However things take a more sinister turn in the anecdotes relating to Tom Skelton reported in ‘The Remains of John Briggs a compilation of tales and essays’ published in the Westmorland Gazette and Lonsdale Magazine in 1825.

Briggs relates what purports to be oral tradition surrounding a murder committed by Thomas Skelton at the behest of one Sir Ferdinand Hoddleston, of Millum Castle. It all began when Helwise, the lovely daughter of Sir Alan Pennington of Muncaster Castle, had disguised herself as a shepherdess and attended the May Day festivities in order to meet her secret lover, Richard the Carpenter.  Wild Will of Whitbeck, a local ruffian, had fancied his chances but was rejected by Helwise.  To to get his revenge on the lovers he spilled the beans to Sir Ferdinand (yet another wannabe suitor for Helwise).

May Day by William Collins, Wikimedia.

May Day by William Collins, Wikimedia.

Angered at losing out to a humble carpenter, Sir Ferdinand went to Muncaster Castle bent on informing Sir Alan Pennington of his daughter’s low connection.  However as chance would have it, first he met with Tom Fool, aka Thomas Skelton, and had the following conversation in which Tom recounted a nasty trick he played on ‘Lord Lucy’s Footman’.  This seems to have given Sir Ferdinand an idea of Tom’s homicidal potential…

“‘he asked me’ said Tom, ‘if the river was passable; and I told him it was for nine of our family had just gone over. – They were geese’ whispered Tom; ‘but I did not tell him that.-the fool set into the river, and would have drowned, I believe, if I had not helped him out'”. 

Briggs goes on to recount that Tom also had a personal grudge against Dick the Carpenter –

“‘[..]I put those three shillings which you gave me into a hole, and I found them weezend everytime I went to look at them; and now they are only three silver pennies.  I have just found it out that Dick has weezend them.’
‘Kill him Tom, with his own axe, when he is asleep sometime – and I’ll see that thou takest no harm for it.’ Replied Sir Ferdinand.
‘He deserves it, and I’ll do it,’ said Tom.
And the next day while the unsuspecting carpenter was taking an after dinner nap, and dreaming probably of the incomparable beauties of his adorable Helwise, Tom entered the shed, and with one blow of the axe severed the carpenters head from his body. ‘There,’ said Tom to the servants,’I have hid Dick’s head under a heap of shavings; and he will not find that so easily, when he awakes, as he did my shillings.'”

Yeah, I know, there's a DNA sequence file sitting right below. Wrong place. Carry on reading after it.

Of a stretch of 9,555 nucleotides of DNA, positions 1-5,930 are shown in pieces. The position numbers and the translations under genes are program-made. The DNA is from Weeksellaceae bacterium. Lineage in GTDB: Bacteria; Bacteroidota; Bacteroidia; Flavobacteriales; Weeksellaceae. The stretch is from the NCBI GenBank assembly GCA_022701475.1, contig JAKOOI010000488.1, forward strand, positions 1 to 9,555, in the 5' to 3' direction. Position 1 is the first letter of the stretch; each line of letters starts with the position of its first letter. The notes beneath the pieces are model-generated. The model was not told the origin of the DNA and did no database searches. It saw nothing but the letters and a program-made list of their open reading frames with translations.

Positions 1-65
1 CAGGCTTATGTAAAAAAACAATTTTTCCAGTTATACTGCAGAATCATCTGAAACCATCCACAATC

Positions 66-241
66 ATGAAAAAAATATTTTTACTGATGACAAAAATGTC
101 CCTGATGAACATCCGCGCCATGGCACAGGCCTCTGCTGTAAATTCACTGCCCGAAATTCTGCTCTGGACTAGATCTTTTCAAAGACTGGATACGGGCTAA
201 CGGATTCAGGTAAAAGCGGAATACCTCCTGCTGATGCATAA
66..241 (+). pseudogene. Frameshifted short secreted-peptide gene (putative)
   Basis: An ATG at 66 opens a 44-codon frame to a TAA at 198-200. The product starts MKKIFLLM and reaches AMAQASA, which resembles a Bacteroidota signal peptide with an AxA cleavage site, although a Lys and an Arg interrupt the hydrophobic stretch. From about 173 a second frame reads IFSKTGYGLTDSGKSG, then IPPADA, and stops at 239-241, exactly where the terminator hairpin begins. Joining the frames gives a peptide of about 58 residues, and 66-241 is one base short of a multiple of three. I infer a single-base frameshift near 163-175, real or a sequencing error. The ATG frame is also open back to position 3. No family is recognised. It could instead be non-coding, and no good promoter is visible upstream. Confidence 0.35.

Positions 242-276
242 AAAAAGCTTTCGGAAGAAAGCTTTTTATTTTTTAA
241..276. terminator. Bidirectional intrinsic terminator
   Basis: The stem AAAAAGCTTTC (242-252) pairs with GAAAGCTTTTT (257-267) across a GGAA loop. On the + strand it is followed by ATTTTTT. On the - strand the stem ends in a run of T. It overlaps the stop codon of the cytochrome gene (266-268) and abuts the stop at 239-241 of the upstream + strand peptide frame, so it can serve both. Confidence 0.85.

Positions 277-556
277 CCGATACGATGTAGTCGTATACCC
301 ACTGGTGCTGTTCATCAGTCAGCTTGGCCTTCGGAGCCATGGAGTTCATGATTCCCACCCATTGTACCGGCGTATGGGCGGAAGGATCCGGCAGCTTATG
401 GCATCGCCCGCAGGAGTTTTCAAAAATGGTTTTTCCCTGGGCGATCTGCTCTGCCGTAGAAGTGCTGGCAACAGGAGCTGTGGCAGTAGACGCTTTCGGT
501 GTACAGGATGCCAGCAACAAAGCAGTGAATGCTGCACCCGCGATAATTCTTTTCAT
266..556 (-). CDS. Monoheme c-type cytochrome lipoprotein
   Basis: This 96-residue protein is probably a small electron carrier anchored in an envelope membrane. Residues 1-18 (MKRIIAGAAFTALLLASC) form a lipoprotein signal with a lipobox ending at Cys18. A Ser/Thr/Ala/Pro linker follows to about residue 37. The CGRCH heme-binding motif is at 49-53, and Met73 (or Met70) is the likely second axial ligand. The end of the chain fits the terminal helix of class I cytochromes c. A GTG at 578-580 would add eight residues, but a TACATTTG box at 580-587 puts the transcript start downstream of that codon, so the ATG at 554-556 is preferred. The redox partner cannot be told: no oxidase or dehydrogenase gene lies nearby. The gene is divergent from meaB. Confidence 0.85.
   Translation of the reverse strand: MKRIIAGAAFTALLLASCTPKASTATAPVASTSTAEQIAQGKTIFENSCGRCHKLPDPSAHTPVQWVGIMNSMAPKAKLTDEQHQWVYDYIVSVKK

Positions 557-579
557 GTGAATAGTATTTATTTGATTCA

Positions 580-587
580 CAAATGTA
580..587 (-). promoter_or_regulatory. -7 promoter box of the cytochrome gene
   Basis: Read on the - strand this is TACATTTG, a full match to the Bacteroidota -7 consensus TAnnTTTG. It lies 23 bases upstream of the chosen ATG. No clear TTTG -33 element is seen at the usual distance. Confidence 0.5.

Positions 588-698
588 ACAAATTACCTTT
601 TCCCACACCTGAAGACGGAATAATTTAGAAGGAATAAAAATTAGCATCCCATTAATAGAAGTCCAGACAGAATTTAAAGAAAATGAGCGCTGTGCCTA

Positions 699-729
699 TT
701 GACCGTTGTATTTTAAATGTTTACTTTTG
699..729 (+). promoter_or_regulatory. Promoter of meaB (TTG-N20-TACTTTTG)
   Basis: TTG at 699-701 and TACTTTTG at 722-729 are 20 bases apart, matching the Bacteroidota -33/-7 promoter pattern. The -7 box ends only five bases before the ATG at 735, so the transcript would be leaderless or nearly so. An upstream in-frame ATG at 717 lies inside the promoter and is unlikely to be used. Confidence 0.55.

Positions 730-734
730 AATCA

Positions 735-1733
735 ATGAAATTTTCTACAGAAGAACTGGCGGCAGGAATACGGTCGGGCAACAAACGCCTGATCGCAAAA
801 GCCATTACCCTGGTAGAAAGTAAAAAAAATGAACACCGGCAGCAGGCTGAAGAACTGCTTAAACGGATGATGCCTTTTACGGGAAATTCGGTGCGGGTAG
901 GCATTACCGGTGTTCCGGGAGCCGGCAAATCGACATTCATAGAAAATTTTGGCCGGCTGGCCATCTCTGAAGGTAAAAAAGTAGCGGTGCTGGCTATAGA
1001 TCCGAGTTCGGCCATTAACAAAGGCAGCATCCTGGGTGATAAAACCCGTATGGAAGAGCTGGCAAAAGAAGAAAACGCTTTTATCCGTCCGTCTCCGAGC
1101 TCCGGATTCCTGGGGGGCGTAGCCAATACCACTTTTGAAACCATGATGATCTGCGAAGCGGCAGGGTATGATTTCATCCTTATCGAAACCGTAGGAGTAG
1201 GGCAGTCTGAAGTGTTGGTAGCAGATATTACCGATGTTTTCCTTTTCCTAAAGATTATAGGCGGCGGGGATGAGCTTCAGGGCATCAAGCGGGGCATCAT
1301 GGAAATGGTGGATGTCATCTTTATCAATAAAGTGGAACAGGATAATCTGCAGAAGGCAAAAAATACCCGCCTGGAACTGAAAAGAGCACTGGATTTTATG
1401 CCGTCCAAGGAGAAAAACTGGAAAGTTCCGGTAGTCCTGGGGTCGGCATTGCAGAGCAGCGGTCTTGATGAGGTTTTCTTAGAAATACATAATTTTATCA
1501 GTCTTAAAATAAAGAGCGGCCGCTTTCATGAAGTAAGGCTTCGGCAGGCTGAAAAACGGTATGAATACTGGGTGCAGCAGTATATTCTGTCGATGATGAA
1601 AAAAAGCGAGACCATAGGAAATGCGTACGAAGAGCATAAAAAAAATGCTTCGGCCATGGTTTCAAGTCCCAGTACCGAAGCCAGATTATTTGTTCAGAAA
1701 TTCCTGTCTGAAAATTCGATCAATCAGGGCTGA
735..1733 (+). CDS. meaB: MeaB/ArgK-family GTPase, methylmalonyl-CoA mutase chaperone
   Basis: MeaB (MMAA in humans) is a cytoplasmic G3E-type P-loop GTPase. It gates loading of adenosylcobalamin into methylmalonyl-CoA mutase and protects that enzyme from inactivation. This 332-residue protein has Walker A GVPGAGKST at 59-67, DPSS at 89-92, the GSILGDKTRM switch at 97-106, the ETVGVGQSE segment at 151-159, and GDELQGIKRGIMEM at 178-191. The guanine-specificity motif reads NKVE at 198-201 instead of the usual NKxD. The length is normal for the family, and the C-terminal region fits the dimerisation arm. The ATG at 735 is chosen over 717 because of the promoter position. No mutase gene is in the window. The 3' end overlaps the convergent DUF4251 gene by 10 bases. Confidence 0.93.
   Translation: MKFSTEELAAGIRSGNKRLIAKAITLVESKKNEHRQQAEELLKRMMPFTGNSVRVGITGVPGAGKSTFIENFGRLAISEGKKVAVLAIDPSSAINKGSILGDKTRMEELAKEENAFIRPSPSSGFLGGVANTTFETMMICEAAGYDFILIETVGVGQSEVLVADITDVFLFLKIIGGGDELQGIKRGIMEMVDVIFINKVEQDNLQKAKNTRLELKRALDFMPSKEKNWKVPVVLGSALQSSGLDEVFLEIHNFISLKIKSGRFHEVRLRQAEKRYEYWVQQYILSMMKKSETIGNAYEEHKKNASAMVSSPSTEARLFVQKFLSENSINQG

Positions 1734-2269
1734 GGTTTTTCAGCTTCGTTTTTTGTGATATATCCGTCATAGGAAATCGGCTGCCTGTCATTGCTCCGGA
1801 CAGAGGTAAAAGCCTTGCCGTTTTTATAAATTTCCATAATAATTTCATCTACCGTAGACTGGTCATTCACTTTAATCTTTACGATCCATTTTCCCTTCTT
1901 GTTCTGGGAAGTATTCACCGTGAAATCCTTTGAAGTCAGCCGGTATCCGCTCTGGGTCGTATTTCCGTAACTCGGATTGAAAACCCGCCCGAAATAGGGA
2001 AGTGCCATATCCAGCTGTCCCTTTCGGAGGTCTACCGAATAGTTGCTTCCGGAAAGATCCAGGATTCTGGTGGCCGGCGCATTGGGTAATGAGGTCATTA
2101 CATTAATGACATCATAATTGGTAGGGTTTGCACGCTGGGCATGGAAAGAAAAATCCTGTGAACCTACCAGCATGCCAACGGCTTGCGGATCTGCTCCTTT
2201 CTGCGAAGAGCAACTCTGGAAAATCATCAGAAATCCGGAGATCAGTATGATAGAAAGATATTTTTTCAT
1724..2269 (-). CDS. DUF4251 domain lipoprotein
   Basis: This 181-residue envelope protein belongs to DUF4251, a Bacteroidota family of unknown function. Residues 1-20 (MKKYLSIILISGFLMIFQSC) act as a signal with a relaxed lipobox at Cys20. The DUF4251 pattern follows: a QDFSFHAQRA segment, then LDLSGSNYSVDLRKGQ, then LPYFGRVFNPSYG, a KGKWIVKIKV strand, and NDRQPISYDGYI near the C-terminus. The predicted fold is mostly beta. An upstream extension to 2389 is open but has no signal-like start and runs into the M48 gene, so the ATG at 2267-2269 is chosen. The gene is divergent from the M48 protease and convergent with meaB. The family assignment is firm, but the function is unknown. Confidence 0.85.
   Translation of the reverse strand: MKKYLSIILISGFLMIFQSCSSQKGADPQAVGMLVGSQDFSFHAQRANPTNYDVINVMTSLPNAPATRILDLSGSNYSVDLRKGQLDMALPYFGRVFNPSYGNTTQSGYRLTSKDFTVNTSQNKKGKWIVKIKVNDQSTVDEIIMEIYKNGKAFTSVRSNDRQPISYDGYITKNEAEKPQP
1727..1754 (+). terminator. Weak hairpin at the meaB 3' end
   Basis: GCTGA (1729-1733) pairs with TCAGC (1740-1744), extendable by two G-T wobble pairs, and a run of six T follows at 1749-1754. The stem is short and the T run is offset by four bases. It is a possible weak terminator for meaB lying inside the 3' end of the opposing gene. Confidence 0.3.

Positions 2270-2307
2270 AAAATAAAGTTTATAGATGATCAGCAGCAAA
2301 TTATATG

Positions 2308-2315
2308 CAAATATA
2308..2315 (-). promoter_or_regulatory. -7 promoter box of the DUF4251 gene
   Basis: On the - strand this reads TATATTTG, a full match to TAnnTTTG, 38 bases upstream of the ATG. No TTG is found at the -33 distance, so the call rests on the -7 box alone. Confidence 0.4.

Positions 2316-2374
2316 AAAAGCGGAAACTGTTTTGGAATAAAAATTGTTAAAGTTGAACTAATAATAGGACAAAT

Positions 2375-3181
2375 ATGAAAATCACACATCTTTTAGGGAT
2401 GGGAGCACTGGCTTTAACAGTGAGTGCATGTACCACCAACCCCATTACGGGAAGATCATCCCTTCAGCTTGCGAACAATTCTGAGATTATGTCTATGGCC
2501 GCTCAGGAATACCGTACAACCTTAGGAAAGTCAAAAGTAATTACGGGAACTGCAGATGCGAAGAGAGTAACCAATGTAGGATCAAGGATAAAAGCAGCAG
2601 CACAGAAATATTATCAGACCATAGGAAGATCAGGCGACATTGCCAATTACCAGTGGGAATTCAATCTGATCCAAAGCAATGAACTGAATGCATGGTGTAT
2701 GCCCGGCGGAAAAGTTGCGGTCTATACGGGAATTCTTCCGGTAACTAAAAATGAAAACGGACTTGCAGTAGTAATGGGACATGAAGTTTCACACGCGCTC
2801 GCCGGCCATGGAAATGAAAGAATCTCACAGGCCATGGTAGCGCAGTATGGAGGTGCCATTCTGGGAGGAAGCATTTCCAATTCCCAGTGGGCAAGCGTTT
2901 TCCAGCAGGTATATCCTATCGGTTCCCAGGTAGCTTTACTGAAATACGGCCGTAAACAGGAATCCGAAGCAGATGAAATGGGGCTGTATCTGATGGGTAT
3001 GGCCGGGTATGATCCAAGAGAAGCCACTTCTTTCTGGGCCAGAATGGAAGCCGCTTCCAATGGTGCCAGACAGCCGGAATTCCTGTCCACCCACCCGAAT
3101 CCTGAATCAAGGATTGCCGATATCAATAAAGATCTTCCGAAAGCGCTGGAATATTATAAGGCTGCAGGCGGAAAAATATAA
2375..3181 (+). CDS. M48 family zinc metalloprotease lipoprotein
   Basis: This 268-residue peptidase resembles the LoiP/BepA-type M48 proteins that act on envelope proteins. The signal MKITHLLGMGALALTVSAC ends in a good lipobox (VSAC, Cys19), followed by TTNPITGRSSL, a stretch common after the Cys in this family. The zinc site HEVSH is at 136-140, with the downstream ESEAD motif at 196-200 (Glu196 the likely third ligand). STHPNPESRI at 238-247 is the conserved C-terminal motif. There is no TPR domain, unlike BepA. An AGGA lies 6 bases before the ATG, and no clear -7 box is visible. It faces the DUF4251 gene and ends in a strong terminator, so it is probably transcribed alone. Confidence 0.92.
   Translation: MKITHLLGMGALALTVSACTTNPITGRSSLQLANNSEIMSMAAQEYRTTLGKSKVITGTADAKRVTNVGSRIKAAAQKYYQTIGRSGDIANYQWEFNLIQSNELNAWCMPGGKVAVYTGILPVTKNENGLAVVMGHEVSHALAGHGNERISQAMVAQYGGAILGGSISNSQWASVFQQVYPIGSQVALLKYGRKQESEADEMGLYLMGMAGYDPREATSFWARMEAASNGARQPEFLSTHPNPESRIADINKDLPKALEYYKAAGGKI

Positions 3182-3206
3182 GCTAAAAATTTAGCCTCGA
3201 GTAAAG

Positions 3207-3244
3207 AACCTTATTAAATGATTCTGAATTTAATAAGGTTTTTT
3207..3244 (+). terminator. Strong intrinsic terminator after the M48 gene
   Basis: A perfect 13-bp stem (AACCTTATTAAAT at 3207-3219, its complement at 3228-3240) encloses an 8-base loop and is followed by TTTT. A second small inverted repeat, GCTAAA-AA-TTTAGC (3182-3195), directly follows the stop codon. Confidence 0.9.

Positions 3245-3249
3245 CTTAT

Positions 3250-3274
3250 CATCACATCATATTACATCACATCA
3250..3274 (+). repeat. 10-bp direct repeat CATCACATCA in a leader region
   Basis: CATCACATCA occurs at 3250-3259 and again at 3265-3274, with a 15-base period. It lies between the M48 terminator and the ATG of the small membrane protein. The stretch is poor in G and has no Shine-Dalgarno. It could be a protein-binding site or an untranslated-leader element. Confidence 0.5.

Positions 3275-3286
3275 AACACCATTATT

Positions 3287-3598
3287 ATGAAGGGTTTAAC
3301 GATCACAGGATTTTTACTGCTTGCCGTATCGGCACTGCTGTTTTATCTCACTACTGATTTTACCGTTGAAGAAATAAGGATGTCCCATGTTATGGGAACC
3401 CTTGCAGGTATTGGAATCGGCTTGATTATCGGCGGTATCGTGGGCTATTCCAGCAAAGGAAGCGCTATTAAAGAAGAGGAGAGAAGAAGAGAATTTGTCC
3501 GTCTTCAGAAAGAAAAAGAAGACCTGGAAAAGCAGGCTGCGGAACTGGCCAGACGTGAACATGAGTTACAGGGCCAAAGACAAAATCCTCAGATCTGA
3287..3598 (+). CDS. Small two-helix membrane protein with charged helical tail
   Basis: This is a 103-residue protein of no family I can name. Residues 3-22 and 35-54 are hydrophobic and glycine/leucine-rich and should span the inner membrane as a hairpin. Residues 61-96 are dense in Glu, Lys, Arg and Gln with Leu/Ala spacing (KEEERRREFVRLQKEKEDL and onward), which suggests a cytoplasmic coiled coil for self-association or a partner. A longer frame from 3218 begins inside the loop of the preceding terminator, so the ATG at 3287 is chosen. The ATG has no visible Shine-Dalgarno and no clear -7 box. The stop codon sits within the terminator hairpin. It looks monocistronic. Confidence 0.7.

Detail of Holofernes by Carravagio.

Detail of the beheading of Holofernes, by Caravaggio.

The conclusion of this unhappy tale was that heartbroken Helwise entered a nunnery, while the vengeful Sir Ferdinand met a bloody death fighting the Earl of Richmond (Henry Tudor) at Bosworth Field [5].  Which frankly, seems to place this tale much to early to be attributed to the seventeenth century Tom Skelton.

Other tales claim that Tom Fool would sit under a chestnut tree outside Muncaster Castle, watching travelers go past.  Should any traveler ask him for directions, they were at risk of being misdirected to dangerous quicksands near the River Esk [6]. May people consider that his will makes oblique reference to this murderous pass-time.

‘But let me not be carry’d o’er the brigg,
Lest fallin I in Duggas River ligg;’ [9]

Some tales even have Tom recovering the bodies, decapitating them and burying them under tree trunks.

Death from the Medieval Scapini Tarot. Image from SheWalksSoftly website.

Death from the Medieval Scapini Tarot. Image from SheWalksSoftly website.

All of this would seem to paint a picture of an evil and conscienceless individual.  But is there more to this than meets the eye?  The north-west of England was for hundreds of years,a remote and dangerous place.  Blood feuds, rough justice and robbery with violence were part and parcel of everyday life.  Could these local folk tales and stories have elided themselves onto half remembered anecdotes of the jolly japes and crude practical jokes of Thomas Skelton?  In the Middle Ages there was a tradition in the Tarot of showing death in the garb of the Fool, death having the last laugh (of course) and some traditions also associate the Fool with the trickster and with vice [7&8].  Could these earlier darker traditions, coupled with bloody local legends have become associated with the portrait of Tom Skelton.  Once the immediate family who knew him died out, the portrait, with its slightly menacing air could easily have attracted macabre tales in a similar way that some Screaming Skull legends may have developed.

The punchline…